Exposé print issues (1993-2011)
Uroboro — A Story Like Fire
(Discus Music 163CD, 2023, 2CD / 2LP / DL)
by Peter Thelen, Published 2023-11-17
Uroboro, or Ouroborus, is an ancient symbol of a serpent eating its own tail, often interpreted as a symbol for eternal cyclic renewal or the cycle of life, death and rebirth, and was also adopted as a symbol in Gnosticism, Hermeticism, and in alchemy. In this case, Uroboro is a British quintet led by composer and saxophonist Keith Jafrate, a member of Army of Briars, Orfeo 5, The Argot Notes, Wolf Scarers, and several other ensembles, as well as being a regular on Martin Atcher’s recordings. A Story Like Fire is Uroboro’s debut release, a two disc set that contains about 140 minutes of music — add another 44 minutes of bonus tracks if one opts for the download — just a massive anount of music that a listener can easily get completely lost within. The album is comprised of two separate sessions, the first recorded at The Old Post Office Depot, Todmorden, on August 24th & 25th 2022 (comprising all of disc one), and the second recorded live at The Mill, Walsden, September 15th 2022. There is no duplication of material between the two discs, though the bonus tracks contain alternate takes that were recorded at the ‘other’ venue. It’s clear that long before they went in to record, they had an abundance of material to choose from, and they decided to choose everything! The other players in the quintet are Laura Cole (keyboards and piano), Anton Hunter (guitar, electronics), and Johnny Hunter (drums and percussion); for the set at Todmorden, the bassist is John Pope, and for the Walsden set, the bassist is Andy Champion. The group’s stock in trade is an expressive jazz style highlighted by the sax and piano, though every member of the group gets their turn in the spotlight across the album’s sixteen long cuts. There are a few tracks that feature spoken word parts by Jafrate, who also composes all of the material, though the compositions tend to be open to plenty of interpretation and improvisation by the group, much in the way that Soft Machine’s “Facelift” proceeded from a basic melody, and then caught fire in a number of different ways depending on the performance and players over the years. Perhaps I mention that because, even though the instrumentation is different, one might get a similar dreamy, immersive feeling from much of what Uroboro has on offer with their opening salvo. A superb album from beginning to end.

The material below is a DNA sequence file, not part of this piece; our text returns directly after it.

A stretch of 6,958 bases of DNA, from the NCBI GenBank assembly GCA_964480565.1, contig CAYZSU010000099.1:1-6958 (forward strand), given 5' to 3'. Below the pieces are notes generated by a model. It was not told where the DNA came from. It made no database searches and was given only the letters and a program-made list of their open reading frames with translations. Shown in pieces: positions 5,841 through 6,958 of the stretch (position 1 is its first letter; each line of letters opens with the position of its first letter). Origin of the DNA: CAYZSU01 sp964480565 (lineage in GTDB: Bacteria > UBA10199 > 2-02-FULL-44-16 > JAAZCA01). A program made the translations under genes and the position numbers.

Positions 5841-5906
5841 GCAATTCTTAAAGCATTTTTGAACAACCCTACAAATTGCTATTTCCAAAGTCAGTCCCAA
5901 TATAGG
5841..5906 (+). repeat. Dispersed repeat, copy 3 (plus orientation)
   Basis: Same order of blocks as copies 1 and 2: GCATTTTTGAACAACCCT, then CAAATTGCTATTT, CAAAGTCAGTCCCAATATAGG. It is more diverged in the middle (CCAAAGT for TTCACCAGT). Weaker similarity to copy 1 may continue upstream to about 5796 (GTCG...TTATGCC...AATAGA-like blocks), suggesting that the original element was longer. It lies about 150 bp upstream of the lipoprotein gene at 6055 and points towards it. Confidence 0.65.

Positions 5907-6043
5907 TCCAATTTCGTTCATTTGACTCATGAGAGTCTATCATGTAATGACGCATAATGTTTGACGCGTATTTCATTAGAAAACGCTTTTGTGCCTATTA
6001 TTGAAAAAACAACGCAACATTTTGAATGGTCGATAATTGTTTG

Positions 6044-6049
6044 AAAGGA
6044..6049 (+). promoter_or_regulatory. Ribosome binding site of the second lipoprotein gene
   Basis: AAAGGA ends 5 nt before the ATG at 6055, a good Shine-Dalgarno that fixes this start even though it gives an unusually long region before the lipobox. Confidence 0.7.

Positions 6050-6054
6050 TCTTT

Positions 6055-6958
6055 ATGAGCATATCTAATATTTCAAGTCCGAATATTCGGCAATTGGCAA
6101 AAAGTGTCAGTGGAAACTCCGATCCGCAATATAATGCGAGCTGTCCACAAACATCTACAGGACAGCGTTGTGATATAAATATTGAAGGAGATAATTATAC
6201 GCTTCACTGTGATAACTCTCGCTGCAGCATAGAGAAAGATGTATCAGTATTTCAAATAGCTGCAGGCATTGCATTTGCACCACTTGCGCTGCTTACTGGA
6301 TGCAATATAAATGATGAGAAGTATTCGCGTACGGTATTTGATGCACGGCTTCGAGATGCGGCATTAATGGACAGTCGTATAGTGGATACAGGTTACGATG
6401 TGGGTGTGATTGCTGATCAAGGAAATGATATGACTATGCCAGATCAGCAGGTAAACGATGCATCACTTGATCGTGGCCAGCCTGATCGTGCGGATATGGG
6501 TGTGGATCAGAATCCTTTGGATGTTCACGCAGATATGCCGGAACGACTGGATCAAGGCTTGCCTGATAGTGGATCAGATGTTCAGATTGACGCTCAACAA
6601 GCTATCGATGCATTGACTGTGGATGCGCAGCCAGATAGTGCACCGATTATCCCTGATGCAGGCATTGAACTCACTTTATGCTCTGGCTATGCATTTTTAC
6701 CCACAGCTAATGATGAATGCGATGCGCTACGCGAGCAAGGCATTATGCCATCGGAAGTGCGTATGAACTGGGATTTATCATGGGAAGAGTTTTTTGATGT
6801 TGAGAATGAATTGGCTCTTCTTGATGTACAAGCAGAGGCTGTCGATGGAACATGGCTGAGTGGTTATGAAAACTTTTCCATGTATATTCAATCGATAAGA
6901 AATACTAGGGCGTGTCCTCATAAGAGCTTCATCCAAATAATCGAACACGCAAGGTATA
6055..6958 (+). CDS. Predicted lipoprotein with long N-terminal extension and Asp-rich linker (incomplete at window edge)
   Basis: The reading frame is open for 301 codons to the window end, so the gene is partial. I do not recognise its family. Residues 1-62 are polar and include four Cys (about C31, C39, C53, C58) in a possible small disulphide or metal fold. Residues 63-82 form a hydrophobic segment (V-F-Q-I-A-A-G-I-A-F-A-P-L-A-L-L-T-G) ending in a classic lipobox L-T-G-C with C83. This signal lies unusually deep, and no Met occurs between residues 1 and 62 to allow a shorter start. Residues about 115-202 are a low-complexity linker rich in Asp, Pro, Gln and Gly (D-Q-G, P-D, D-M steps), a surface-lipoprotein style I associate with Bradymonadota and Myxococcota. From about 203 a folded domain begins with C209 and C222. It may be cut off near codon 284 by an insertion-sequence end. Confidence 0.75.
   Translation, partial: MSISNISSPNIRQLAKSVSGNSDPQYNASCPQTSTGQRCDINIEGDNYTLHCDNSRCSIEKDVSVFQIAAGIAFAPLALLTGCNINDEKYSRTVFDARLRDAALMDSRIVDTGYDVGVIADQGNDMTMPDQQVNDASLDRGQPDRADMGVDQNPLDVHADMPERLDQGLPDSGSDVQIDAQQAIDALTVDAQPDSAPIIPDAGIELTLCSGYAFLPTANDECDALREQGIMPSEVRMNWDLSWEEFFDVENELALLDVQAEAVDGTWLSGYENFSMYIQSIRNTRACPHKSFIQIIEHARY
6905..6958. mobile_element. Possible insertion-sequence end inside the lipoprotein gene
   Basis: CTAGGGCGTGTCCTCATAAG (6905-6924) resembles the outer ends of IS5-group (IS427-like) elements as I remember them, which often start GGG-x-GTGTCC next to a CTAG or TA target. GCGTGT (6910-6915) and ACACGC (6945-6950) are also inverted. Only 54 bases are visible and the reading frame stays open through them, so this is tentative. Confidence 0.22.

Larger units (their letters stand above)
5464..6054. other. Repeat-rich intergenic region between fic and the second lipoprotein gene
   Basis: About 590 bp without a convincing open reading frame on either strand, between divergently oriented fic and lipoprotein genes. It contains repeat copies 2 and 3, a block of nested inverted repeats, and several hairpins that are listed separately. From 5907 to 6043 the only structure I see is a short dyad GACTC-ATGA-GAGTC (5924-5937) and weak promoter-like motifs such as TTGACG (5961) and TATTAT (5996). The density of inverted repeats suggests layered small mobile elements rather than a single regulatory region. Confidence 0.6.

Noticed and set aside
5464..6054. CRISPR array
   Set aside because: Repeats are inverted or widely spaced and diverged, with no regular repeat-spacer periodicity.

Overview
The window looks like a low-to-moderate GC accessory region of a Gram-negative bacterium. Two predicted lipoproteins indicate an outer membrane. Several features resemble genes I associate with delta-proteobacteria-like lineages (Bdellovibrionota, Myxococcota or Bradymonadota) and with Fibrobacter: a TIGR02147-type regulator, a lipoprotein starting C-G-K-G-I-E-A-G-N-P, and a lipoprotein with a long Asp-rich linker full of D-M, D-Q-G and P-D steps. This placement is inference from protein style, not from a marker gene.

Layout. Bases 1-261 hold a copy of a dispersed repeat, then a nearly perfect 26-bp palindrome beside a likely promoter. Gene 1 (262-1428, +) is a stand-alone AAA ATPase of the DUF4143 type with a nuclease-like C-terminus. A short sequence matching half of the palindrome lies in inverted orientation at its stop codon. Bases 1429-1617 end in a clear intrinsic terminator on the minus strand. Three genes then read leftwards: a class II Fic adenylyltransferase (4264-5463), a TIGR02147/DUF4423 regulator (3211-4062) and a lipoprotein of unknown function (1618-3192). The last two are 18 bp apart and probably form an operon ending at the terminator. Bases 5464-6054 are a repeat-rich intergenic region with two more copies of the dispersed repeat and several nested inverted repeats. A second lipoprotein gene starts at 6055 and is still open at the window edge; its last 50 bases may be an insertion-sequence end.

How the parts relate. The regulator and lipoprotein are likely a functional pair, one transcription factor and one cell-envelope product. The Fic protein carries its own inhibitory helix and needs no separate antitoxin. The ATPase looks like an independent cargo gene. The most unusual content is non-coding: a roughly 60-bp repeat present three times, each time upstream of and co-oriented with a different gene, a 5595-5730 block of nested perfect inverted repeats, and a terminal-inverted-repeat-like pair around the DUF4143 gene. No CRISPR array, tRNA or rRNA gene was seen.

Related artist(s): Uroboro
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